In the history of science, it is well known that motivated reasoning can revisit any number of old results in ignorance, be it accidental or not, of previous work. With bad luck authors of such a revelation have their work sent to those who have done the previous or perhaps just read it and remembered. With bad luck for the rest of the world not.
John Christy and Richard McNider have form on such things, and, of course Eli is talking about their latest damp squib, Time Series Construction of Summer Surface Temperatures for Alabama, 1883–2014, and Comparisons with Tropospheric Temperature and Climate Model Simulations, which appeared in the Journal of the American Meteorological Society C.
Victor Variable is. . . dubious
This post gives just few quick notes on the methodological aspects of the paper.Tamino has torn this apart showing that it is the result of a stroll through the garden of forking paths looking for something pleasing to the authors state of mind, that of all the ways to dice and slice the data the only one that met their requirements was summer surface temperature maxima in the state of Alabama
- They select data with a weak climatic temperature trend.
- They select data with a large cooling bias due to improvements in radiation protection of thermometers.
- They developed a new homogenization method using an outdated design and did not test it.
The area in the southeast US certainly contains enough data and is actually a light shade of blue and represents cooling trends on the order of -0.2 to -0.5C in the lightest shade and -0.5 to -0.8 in the next darkest shade. It’s unfortunate that they chose such ambiguous colors for these two important distinctions. Three of the pixels show a statistically significant cooling trend during this time period.
BTW, this so-called “warming hole” in the 20th century has been addressed in a few papers. For example,
Kunkel, K.E., X.-Z. Liang, J. Zhu, and Y. Lin, 2006: Can CGCMs simulate the Twentieth Century “warming hole” in the central United States. J. Climate, 19, 4137–4153.which, in the intro, states that
Trends in temperature during the period 1976–2000 for the summer season only (Folland et al. 2001) show an area of cooling in the central United States, centered somewhat to the north and west of the center of the area of annual cooling found by Folland et al. (2001) for the entire twentieth century; this area of summer cooling was termed a “warming hole” by Pan et al. (2004). Robinson et al. (2002) analyzed the 1951–97 period and found annual cooling in the south-central United States, centered somewhat to the west of the twentieth-century annual cooling area and to the south of the 1976–2000 summer cooling area, although overlapping both. The term warming hole will be adopted here to refer to the general phenomenon found in all of these studies while the region to be studied will overlap all of the above areas and will be defined based on both physical and societal considerations. In addition to the lack of warming on a centennial time scale, the multidecadal variations are an interesting and integral aspect and will be examined along with the century-scale trends.Folland et al is Chapter 2 of the IPCC WG1 TAR so not exactly hidden away and Pan et al is also out in the open, but the Google does well with "warming hole" taking Eli to a NASA web site that talks about a 2012 paper by Leibensperger, et al, which finds that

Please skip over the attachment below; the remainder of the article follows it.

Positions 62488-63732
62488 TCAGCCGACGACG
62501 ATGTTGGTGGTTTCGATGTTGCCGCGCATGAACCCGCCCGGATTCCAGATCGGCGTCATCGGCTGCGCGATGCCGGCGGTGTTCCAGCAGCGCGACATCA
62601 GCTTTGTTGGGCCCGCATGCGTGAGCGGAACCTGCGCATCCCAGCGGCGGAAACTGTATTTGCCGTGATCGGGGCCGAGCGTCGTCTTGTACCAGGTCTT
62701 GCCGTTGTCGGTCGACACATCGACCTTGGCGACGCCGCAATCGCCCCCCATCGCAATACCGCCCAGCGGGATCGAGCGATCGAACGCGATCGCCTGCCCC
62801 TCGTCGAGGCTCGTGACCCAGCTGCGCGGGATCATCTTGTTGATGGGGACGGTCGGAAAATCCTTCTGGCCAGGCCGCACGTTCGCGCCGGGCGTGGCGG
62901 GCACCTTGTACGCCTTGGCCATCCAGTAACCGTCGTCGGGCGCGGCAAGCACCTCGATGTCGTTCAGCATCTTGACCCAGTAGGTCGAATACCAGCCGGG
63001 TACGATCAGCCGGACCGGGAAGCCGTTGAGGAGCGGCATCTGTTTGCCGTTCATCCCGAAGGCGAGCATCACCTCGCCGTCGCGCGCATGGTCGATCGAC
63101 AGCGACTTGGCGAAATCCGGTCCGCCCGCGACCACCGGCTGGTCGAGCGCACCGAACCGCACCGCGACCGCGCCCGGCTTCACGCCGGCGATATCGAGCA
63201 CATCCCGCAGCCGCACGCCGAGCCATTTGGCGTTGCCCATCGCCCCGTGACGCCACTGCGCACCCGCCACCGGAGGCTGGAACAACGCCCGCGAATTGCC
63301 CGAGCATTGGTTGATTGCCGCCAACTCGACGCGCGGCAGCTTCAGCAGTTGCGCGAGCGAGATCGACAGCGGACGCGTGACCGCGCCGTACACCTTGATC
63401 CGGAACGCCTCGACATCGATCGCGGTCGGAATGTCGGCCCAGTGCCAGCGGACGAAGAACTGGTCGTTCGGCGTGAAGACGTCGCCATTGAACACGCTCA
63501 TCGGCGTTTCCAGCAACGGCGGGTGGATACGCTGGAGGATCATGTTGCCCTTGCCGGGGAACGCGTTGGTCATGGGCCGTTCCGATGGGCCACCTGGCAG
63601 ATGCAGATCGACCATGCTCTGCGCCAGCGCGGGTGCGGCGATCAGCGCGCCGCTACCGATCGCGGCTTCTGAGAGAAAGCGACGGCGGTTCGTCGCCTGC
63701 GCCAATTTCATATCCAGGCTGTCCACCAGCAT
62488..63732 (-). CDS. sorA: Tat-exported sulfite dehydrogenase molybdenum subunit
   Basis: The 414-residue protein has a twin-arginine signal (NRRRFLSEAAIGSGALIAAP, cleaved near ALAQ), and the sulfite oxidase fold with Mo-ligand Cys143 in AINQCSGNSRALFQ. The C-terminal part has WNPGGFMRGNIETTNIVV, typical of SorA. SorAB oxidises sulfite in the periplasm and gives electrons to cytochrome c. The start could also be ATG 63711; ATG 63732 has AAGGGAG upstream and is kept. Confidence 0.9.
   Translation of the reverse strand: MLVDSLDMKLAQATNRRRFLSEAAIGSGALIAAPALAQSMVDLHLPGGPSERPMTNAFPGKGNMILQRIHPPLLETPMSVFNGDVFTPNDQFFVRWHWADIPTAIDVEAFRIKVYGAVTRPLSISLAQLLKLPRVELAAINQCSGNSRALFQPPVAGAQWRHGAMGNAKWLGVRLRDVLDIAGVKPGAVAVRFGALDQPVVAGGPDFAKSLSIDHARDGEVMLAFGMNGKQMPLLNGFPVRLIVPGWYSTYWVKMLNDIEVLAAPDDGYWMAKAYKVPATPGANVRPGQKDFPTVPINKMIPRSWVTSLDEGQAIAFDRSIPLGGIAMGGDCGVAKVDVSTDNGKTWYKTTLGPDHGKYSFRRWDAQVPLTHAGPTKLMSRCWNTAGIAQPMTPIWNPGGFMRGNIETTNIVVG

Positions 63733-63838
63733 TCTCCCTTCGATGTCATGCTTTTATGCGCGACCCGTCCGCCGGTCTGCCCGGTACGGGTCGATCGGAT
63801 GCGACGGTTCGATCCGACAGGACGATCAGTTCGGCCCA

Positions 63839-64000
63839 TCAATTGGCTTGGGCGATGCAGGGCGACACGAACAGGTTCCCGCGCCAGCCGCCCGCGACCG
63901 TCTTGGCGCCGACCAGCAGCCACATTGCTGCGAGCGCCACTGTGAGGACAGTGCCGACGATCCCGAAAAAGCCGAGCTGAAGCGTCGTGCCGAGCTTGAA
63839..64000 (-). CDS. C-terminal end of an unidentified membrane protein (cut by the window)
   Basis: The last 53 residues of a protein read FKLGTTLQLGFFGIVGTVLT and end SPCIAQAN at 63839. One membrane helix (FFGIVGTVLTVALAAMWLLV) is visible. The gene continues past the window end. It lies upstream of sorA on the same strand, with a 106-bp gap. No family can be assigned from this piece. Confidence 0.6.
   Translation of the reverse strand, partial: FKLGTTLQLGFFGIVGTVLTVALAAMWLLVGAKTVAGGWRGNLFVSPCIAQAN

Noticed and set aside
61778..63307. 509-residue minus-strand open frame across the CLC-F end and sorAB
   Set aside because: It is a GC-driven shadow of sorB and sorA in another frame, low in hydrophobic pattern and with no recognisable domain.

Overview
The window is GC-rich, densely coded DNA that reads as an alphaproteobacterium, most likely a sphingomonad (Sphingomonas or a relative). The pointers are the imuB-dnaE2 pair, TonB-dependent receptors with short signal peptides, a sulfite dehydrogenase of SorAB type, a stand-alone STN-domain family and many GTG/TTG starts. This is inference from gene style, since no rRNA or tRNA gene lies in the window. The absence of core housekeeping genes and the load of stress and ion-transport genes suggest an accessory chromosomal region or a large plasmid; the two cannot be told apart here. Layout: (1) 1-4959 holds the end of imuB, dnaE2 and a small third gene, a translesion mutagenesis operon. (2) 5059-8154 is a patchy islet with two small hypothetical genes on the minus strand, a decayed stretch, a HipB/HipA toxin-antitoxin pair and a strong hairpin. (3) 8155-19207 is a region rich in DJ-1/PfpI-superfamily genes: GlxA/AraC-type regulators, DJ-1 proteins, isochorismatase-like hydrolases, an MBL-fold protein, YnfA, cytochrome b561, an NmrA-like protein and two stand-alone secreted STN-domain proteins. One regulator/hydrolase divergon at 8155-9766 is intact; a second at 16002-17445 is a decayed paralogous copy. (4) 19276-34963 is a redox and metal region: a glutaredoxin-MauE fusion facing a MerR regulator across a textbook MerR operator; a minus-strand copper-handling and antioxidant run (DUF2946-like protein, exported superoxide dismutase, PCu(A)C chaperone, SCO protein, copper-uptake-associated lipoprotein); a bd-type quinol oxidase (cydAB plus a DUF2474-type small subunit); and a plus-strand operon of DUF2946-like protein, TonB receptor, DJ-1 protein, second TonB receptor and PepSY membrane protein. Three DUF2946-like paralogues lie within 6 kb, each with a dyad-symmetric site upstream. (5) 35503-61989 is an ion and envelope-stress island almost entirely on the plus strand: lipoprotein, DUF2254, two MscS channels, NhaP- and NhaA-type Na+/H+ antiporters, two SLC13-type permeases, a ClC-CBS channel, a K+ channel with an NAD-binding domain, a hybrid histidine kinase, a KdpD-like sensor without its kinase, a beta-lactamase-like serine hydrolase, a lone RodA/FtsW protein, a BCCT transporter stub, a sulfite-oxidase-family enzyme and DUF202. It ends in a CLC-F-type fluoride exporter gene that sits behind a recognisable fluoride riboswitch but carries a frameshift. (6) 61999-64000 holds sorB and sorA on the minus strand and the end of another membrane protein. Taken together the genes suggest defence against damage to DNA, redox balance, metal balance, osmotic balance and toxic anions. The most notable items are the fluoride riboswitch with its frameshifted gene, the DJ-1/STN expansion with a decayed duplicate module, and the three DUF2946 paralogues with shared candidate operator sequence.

. . the regional radiative forcing from US anthropogenic aerosols elicits a strong regional climate response, cooling the central and eastern US by 0.5-1.0 °C on average during 1970-1990, with the strongest effects on maximum daytime temperatures in summer and autumn. Aerosol cooling reflects comparable contributions from direct and indirect (cloud-mediated) radiative effects. Absorbing aerosol (mainly black carbon) has negligible warming effect. Aerosol cooling reduces surface evaporation and thus decreases precipitation along the US east coast, but also increases the southerly flow of moisture from the Gulf of Mexico resulting in increased cloud cover and precipitation in the central US. Observations over the eastern US show a lack of warming in 1960-1980 followed by very rapid warming since, which we reproduce in the GCM and attribute to trends in US anthropogenic aerosol sources.
Our model results show that US anthropogenic aerosols can explain the observed lack of warming over the eastern US from 1930 to 1980 followed by very rapid post-1980 warming. Without US anthropogenic aerosol sources, we find in the model a relatively constant rate of warming over the 1950–2050 period, driven by increasing greenhouse gases. Increasing aerosols until 1980 offset the warming. Decreasing aerosol after 1980 accelerated the warming due to the loss of the aerosol cooling shield. We find that the observed warming from 1990 to 2010 is significantly greater than would have been expected from greenhouse gases alone.That aerosol has a lot of coal and uncontrolled auto exhaust in it. Good news is that the air is cleaner. Bad news is that the US Southeast is warming up even more. There is more work on this issue.
None of these papers are referenced by Christy and McNider. Perhaps Eli should Google it for them